“It is not that partisanship alone divides us, but that partisanship reflects the deep divisions in our society over the proper role of government in allocating wealth and property and the status of women and minorities.”
“If you were a true millennial,” says Musgrave, who was born in the first year of that cohort, “your first 18 years were in a safe, ordered environment, and then there was this shock. It was such a rupture from the 1990s.”
Musgrave’s early interest in the intersection of domestic and international politics remains his focus—one that he characterizes as revolutionary. “For a very long time, people who studied international relations saw it as separate from domestic policy. The truth is, the two are everywhere and always linked.” Nowhere is that more evident, says Musgrave, than in the current president’s efforts to enlist Ukraine’s help in his reelection, and in the ensuing partisanship that reaches far beyond domestic borders.
“The Constitution was designed to be nonpartisan. Yet within two to five years of constitutional operation, parties started to form and became one of, if not the sole, dominant force in American politics.” As a result, says Musgrave, the customary notion that partisanship stops at the water’s edge—that some things are beyond partisanship—is simply no longer the case.
Studying how domestic institutions shape foreign policy in this way serves as the basis for much of Musgrave’s contributions to media outlets such as the Washington Post, CNN, MSNBC, and Slate, as well as for the book that Musgrave is currently developing from his dissertation. Its working title, Divided States, couldn’t be more relevant. “The Ukraine investigation has its roots in partisan behavior,” says Musgrave. “I can tell you how every member of Congress is going to vote on impeachment. That is not the way our institutions were supposed to be, but we accept this as ordinary and normal.”
And while these divisions may seem to stem from our political institutions themselves, Musgrave stresses, “It is not that partisanship alone divides us, but that partisanship reflects the deep divisions in our society over the proper role of government in allocating wealth and property and the status of women and minorities.” In fact, he adds, “We’re as far from ‘The End of History’ as we could be,” referencing Francis Fukuyama’s 1992 book of the same name, which posited that in the wake of the Soviet Union’s collapse, mankind had reached its ultimate form of government in liberal democracy and capitalism—a view that has proven to be over-idealistic.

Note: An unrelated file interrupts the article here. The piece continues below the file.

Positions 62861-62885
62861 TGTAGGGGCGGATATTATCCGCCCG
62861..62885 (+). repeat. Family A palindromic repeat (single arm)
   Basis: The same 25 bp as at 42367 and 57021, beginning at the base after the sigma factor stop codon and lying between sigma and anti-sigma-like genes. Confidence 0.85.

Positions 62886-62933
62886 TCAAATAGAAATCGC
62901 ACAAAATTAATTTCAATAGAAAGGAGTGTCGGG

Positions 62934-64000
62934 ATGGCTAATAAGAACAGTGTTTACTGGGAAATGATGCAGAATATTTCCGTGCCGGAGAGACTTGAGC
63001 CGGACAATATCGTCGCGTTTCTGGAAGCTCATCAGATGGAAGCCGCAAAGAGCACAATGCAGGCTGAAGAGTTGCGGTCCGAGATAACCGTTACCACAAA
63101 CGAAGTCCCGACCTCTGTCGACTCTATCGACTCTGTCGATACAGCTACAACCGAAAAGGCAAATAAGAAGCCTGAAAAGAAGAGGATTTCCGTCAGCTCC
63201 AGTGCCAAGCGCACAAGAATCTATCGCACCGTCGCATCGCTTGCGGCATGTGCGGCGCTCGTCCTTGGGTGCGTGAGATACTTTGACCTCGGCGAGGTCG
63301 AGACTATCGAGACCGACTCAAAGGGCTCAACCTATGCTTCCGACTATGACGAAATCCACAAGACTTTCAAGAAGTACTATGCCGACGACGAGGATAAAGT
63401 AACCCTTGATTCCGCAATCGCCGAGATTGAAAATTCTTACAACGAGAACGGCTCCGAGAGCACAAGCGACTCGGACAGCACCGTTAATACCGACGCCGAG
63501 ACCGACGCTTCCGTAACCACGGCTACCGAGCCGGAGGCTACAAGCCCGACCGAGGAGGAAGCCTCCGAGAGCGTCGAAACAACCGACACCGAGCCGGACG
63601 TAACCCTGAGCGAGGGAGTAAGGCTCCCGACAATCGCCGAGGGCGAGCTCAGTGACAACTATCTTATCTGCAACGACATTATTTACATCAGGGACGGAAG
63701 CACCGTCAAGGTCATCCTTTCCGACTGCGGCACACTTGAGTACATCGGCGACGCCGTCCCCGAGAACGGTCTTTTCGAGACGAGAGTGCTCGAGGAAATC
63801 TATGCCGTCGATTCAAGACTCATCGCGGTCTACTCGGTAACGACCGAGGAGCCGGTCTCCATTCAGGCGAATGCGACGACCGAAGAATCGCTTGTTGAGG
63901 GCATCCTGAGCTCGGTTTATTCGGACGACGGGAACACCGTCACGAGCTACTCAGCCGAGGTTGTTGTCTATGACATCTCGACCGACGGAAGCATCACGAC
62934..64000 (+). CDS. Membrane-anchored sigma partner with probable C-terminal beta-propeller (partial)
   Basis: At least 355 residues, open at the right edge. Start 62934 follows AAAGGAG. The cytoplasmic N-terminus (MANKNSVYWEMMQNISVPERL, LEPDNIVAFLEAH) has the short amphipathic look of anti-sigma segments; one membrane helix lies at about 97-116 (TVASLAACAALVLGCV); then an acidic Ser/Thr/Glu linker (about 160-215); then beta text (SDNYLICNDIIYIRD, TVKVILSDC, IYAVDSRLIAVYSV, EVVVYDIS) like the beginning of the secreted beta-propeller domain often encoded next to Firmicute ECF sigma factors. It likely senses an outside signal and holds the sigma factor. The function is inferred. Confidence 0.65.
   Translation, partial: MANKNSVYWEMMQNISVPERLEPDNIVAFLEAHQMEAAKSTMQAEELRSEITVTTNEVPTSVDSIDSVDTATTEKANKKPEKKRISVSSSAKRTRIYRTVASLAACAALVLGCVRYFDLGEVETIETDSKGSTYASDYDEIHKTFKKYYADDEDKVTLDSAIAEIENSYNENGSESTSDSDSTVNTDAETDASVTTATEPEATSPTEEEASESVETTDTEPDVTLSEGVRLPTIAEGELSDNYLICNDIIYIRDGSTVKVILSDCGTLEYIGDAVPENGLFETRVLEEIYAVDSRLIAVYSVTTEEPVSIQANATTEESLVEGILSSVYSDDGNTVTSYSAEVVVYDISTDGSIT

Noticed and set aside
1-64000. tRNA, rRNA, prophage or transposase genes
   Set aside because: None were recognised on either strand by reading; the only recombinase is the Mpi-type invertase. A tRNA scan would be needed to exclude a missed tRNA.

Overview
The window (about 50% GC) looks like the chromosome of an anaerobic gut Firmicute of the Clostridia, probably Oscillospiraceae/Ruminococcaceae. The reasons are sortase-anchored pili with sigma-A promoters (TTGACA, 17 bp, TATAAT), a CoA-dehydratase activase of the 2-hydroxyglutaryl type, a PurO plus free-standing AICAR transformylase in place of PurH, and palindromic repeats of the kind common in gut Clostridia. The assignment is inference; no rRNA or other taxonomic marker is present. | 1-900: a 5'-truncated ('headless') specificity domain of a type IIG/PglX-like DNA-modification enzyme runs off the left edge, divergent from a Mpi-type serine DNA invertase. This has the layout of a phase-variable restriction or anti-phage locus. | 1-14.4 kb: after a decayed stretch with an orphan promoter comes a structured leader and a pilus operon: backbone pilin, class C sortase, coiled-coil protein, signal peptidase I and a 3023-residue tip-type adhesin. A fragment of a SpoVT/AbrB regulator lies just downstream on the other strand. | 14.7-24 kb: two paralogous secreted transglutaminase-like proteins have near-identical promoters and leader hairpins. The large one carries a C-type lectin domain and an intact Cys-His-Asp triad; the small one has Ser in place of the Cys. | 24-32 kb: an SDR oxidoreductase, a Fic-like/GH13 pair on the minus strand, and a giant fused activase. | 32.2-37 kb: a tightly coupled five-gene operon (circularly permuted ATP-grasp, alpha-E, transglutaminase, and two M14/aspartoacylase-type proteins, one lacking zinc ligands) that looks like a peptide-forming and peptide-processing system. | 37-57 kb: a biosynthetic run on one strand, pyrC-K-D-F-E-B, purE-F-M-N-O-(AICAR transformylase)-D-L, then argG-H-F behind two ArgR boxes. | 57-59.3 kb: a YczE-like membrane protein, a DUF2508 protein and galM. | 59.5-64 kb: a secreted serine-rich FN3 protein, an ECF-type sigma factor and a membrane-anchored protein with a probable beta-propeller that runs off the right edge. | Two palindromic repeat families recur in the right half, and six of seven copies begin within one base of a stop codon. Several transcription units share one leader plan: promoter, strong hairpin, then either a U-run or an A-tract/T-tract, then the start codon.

Musgrave is more idealistic about the futures of the students in his innovative classes. His project-based approach most recently led 23 honors students in “The Politics of the End of the World” to create podcasts (available to stream at finalexamination.podbean.com) that explore, in his words, “a moment at which ingrained habits and expectations change so dramatically that it is difficult or impossible to conceive of returning to the status quo.” By incorporating such methods as story telling, sound engineering, and interviews, including speaking with a sitting member of Congress and composing original music, students were pushed to build skills that Musgrave believes will serve them well whether they pursue careers in media, analysis, or politics.
Also to that end, Musgrave is currently serving as an American Political Science Association Congressional Fellow in Washington, DC, where he’ll work as an aide for a member of Congress for the entire January to August session, drafting legislation and talking points. “Not only will this inform my research,” says Musgrave, “but also support students who want to go into careers in public service, because in this field the hardest rung to get on is the first one.”
Informed public servants, as well as an informed citizenry, may seem like too much to hope for, but Musgrave remains dedicated. “One of the great benefits of being in scholarship is you should be following the signs where they lead,” he says. “You need to know where you are so you can know where you want to go.”
That’s even more critical as the 2020 elections approach. “I hope voters realize that folks on the other side are feeling the same hurt and pain that they’re feeling, and that this leads them to be not just more civil, but to treat this election more seriously—to view politics as something with real consequences.”
“We could listen and learn from each other,” he adds. “But we should always remember that things don't just ‘work out’—instead, real cooperation and understanding reflect an intense and constant commitment to working together.”